Device Finds Stray Cancer Cells in Patients’ Blood
Doctors typically diagnose cancer via a biopsy, which can be invasive and expensive. A better way would be to detect telltale tumor cells floating in the bloodstream, but such a test has proved difficult to develop because stray cancer cells are rare, and it’s difficult to separate them from the mélange of cells in circulation.
Now researchers from Massachusetts General Hospital and Harvard Medical School say they’ve built a microfluidic device that can quickly grab nearly any type of tumor cell, an advance that may one day lead to simple blood tests for detecting or tracking cancer.
Similar, existing devices—including earlier versions developed by the authors of the current study, which appears in Wednesday’s online issue of Science Translational Medicine—depend on tumor-specific biomarkers on the surface of the cells to pull them out of a blood sample, meaning that a given device won’t work for all cancer types. What’s more, the process of separating the tumor cells from other cell types is generally inefficient and time-consuming. In a given blood sample, circulating tumor cells are rare—there may be only one tumor cell for every billion cells.
The new device is a “substantial step forward from previous microfluidic devices,” says Peter Kuhn, who studies circulating tumor cells at the Scripps Research Institute but was not involved in the study. The device combines existing microfluidic techniques of cell sorting into a single device, he says. The result is that the tumor cells can be pulled out of a blood sample quicker, and without prior knowledge of their molecular characteristics.
Mehmet Toner, director of the BioMicroElectroMechanical Systems Resource Center at MGH, and colleagues report that their latest chip can isolate circulating tumor cells in the blood and that it could help detect all types of cancer. “For our earlier chip, you needed to know something on the surface of the tumor cells,” says Toner. In those devices, a small sample of blood would flow through microfluidic chambers, some of which contained an antibody that grabbed tumor cells. That system also took four to five hours to process a single blood sample. “But for early detection and to make this useful for virtually all cancers, we needed to increase the throughput and to make it [tumor-type] independent,” he says.
Identifying these wandering tumor cells could also help researchers study a cancer’s progression and help doctors track treatments or screen for new cases. By studying the surface proteins or genetic profiles of the cancer cells, doctors and researchers could learn which mutations are present in the cancer and perhaps tailor molecularly targeted treatments accordingly. The authors show that 15 tumor cells were recovered from a blood sample from a prostate cancer patient. The gene expression levels of each cell were studied individually and a mix of mutations was found.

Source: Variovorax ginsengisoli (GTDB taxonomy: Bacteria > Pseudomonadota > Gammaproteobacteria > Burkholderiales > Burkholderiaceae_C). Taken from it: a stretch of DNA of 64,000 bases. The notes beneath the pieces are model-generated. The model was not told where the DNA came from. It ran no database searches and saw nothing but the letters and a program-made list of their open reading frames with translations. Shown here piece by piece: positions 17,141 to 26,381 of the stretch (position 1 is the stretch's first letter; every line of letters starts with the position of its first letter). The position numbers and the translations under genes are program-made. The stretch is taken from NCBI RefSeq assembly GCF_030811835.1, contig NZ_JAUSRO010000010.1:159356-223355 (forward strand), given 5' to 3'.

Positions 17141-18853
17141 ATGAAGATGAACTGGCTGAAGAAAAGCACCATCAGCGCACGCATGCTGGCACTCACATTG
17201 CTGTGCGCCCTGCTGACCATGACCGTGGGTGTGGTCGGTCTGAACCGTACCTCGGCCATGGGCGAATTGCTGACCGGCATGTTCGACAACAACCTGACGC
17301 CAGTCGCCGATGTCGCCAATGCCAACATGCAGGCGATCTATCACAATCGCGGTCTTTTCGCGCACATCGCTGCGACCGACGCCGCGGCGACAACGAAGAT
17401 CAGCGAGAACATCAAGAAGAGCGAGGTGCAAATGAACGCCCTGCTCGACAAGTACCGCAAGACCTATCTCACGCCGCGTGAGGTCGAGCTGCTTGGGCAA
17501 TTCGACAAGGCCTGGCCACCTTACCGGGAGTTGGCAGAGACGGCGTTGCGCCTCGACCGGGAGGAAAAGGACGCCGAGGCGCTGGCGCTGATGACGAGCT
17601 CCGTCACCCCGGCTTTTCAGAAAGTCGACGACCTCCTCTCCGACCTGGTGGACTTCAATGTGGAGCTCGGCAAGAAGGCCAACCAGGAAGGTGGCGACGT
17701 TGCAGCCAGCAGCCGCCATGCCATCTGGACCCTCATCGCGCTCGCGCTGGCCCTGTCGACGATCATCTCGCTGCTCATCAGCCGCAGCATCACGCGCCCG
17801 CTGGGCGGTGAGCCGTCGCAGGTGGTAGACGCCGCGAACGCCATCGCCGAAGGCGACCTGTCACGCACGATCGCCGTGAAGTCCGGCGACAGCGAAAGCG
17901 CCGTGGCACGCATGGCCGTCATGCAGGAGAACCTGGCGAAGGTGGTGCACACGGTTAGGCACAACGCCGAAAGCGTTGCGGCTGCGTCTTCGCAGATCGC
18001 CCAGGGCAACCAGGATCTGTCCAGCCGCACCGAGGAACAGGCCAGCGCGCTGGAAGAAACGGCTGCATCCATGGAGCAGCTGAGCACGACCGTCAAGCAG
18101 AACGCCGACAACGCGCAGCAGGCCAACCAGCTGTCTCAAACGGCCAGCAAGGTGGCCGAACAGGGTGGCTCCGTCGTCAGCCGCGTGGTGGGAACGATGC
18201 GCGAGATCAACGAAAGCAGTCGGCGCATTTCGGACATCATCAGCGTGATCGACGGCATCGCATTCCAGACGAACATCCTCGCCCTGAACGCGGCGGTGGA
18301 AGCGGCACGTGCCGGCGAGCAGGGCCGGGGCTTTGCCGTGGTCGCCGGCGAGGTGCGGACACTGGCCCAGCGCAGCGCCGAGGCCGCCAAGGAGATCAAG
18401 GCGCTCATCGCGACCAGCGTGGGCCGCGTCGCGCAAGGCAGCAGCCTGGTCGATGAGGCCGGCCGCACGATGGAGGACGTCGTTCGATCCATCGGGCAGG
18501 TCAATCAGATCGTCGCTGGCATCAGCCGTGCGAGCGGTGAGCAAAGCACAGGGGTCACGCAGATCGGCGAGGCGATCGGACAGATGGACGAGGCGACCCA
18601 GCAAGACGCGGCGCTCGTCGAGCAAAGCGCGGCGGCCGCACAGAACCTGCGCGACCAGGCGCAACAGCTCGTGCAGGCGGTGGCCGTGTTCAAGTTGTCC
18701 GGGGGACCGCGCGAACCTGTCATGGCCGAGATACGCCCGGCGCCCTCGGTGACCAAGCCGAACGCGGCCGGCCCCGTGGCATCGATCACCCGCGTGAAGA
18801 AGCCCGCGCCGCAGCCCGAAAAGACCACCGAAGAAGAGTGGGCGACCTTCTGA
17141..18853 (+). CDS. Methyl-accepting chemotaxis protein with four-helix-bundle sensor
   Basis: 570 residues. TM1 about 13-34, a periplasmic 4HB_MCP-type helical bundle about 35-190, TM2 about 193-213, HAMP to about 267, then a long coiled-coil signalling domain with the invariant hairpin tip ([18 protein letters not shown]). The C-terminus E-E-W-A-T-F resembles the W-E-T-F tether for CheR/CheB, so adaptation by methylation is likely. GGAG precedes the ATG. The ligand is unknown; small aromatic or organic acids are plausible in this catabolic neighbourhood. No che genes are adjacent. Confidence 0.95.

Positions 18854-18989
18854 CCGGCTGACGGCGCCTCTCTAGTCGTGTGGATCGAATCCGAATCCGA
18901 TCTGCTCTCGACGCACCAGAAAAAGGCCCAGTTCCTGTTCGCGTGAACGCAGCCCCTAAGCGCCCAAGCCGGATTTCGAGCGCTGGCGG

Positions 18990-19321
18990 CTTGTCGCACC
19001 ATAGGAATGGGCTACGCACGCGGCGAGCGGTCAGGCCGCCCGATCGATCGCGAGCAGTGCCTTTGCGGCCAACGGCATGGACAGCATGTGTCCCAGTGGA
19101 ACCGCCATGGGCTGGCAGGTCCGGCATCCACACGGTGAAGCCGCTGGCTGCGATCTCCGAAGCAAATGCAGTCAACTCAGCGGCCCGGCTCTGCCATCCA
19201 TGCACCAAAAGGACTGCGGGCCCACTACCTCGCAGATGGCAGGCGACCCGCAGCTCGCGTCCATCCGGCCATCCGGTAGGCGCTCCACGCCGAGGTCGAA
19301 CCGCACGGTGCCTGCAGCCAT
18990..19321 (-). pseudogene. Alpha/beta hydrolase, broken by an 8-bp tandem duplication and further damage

The device developed by Toner’s group combines magnetic labeling of cells and microfluidic sorting to process a sample of blood in about an hour or two. To capture tumor cells regardless of their cancer type, the system first tags white blood cells with magnetic beads that are covered with antibodies that recognize proteins on the surface of the immune cells. The sample is then passed into microfluidic chambers that clear out red blood cells, plasma, and unused free magnetic beads based on their size. Then the device discards the tagged white blood cells using a magnetic field. “In the past, we were focused on tumor cells that we know very little about,” says Toner. “Here, we throw away the cells we know everything about, the blood cells,” he says.
The advantage of the new cell-sorting device over previous attempts is that it successfully brings together multiple technologies already used in the field, such as size separation and magnetic-tag separation, says Gajus Worthington, president and CEO of Fluidigm, a California company that produces microfluidic devices for biomedical research. “The key thing here is the integration, which is crucial to anything related to single-cell work,” he says. All the steps in Toner’s device take place in similar volumes. “If you have to go from one microstep back to macrostep back to microstep, there are losses and complexity, which leads to noise,” says Worthington.
Toner notes that the ultimate goal of identifying circulating tumor cells would be to diagnose patients early. “About 10 percent of cancer patients survive if they are diagnosed late, but almost 90 percent survive if they are diagnosed early,” he says. But whether or not these circulating tumor cells can be found in early-stage patients is not yet clear, says Luis Diaz, an oncologist at Johns Hopkins University School of Medicine, who was not involved in the study. “Early-stage cancers might release very few cells into circulation,” he says. “That’s historically the problem with circulating tumor cells; you can only find them in advanced cancers.”
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